Creating and Implementing Cloud-Based Simulations to Enhance a MultiVariable Calculus Course118th ASEE Annual Conference and Exposition, June 26-29, 2011, Vancouver, BC, Canada
Document TypeConference Proceeding
AbstractA Cloud resource at Boise State University was used to enhance a large section of Multivariable and Vector Calculus (MATH 275) taken by engineering majors. This section was developed to deal with rapidly-increasing engineering enrollment. Our hypothesis was that curricula could be successfully delivered to a very large class (120 students) by augmenting instruction with Cloud resources and Clicker technology. Interactive exercises, hosted on the Cloud, were assigned instead of traditional text-based homework. Exercises were developed by a team of faculty and graduate students funded by a Hewlett-Packard Labs grant1. Exercises were created using MATLAB2 and Working Model3 software. Student satisfaction and perception of learning were measured using Clicker-based surveys associated with each exercise. Cloud computing resources hosted on university workstations provide access to licensed software used by STEM students. University students access our cloud resource using the same user id’s and passwords that they use to access other University resources. Remote Graphics Software (RGS)4, available from Hewlett-Packard, enables students to remotely access any software made available to them on the cloud. Moreover, RGS enables the students to work together on the same file. Finally, RGS Sender software enables the host computer to do most of the video processing, so that the remote user can run graphics-intensive software using a low-end PC or thin client without performance impairment. The cloud was hosted on 16 Blade workstations provided by a Hewlett-Packard Innovations in Engineering (IOE) award5. Providing easy access to our cloud resource was fundamental in achieving our goals. We developed a rubric for accessing and using our cloud resource. Clicker surveys conducted during classes at the beginning, middle, and end of the semester provided data elucidating student opinions on accessing and using the cloud resource. Comments were also elicited during the end of semester course evaluation. Results showed students became more comfortable with the cloud resource as the semester progressed. Almost all of the students were comfortable with accessing and using the cloud resource by the end of the semester. Our template for providing cloud resources might be useful for others considering the implementation of cloud technology.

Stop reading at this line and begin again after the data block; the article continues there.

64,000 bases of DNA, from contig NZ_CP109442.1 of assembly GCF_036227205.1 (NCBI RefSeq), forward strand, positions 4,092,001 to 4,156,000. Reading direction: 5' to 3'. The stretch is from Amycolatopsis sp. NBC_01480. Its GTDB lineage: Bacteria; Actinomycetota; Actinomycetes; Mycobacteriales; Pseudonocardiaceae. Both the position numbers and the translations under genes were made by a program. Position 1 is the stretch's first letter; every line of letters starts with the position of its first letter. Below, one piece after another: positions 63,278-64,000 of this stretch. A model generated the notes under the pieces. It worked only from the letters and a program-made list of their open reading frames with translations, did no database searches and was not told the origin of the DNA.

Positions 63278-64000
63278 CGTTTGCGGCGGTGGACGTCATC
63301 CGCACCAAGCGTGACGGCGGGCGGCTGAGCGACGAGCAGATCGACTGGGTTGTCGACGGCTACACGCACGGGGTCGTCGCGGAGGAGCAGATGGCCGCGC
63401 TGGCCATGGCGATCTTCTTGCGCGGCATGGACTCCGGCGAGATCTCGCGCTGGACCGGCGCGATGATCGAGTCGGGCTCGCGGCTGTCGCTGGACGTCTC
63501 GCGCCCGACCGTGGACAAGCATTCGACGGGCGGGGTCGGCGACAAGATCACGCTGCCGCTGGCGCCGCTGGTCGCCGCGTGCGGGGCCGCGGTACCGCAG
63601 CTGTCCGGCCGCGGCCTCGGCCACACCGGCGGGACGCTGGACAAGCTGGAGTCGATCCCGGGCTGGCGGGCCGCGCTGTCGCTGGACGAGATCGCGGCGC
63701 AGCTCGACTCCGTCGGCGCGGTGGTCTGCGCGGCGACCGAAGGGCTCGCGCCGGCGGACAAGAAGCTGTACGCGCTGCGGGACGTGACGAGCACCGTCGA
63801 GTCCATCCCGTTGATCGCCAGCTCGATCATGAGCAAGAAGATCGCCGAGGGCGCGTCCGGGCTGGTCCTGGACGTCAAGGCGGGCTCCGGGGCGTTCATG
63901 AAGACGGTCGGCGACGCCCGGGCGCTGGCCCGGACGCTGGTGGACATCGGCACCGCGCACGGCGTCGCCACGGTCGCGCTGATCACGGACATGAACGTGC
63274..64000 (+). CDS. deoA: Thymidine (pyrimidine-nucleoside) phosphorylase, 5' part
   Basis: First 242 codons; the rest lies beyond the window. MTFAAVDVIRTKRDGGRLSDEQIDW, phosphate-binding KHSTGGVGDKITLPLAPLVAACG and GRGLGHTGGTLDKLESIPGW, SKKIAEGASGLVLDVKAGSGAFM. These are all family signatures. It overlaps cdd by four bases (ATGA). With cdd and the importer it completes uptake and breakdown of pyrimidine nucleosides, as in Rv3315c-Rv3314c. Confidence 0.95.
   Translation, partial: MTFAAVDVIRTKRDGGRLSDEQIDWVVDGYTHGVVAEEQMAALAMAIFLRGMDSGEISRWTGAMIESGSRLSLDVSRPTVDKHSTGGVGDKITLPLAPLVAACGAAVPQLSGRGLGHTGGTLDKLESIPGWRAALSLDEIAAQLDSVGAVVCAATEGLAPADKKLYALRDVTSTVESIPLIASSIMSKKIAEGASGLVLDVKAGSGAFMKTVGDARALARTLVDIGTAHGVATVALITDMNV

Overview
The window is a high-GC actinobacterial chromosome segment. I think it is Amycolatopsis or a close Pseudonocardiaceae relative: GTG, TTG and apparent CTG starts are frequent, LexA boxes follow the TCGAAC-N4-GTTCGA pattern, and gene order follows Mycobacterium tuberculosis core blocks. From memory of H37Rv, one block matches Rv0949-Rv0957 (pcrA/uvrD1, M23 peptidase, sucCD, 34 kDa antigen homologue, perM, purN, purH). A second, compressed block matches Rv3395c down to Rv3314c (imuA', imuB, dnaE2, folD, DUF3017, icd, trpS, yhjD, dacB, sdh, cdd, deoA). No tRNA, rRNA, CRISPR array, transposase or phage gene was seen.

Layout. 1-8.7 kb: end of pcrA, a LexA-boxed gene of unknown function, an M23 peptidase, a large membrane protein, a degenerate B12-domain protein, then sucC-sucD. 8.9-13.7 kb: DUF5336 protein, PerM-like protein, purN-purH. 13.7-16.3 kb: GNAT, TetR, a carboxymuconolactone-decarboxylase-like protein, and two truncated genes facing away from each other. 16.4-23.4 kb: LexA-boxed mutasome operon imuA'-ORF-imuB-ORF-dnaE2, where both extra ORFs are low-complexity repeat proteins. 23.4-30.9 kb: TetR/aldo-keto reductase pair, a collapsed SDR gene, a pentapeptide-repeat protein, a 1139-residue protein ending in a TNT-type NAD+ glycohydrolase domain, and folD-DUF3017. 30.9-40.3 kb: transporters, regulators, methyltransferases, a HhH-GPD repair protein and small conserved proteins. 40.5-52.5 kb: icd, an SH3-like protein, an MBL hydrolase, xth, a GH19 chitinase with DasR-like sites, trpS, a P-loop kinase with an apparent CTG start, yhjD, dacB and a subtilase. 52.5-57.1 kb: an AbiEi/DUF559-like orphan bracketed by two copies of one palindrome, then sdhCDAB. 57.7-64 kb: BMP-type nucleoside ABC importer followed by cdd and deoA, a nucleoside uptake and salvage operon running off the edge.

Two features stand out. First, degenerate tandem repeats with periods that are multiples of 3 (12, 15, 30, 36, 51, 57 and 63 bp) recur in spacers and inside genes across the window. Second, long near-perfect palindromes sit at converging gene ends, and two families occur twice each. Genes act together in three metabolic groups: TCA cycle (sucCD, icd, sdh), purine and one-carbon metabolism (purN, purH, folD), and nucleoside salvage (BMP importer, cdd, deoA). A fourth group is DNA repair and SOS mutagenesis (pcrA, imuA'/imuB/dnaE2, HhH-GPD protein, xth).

Citation InformationJoseph Guarino, Seung Youn Chyung, Charles Adams, Rey DeLeon, et al.. "Creating and Implementing Cloud-Based Simulations to Enhance a MultiVariable Calculus Course" 118th ASEE Annual Conference and Exposition, June 26-29, 2011, Vancouver, BC, Canada (2011)
Available at: http://works.bepress.com/marion_scheepers/13/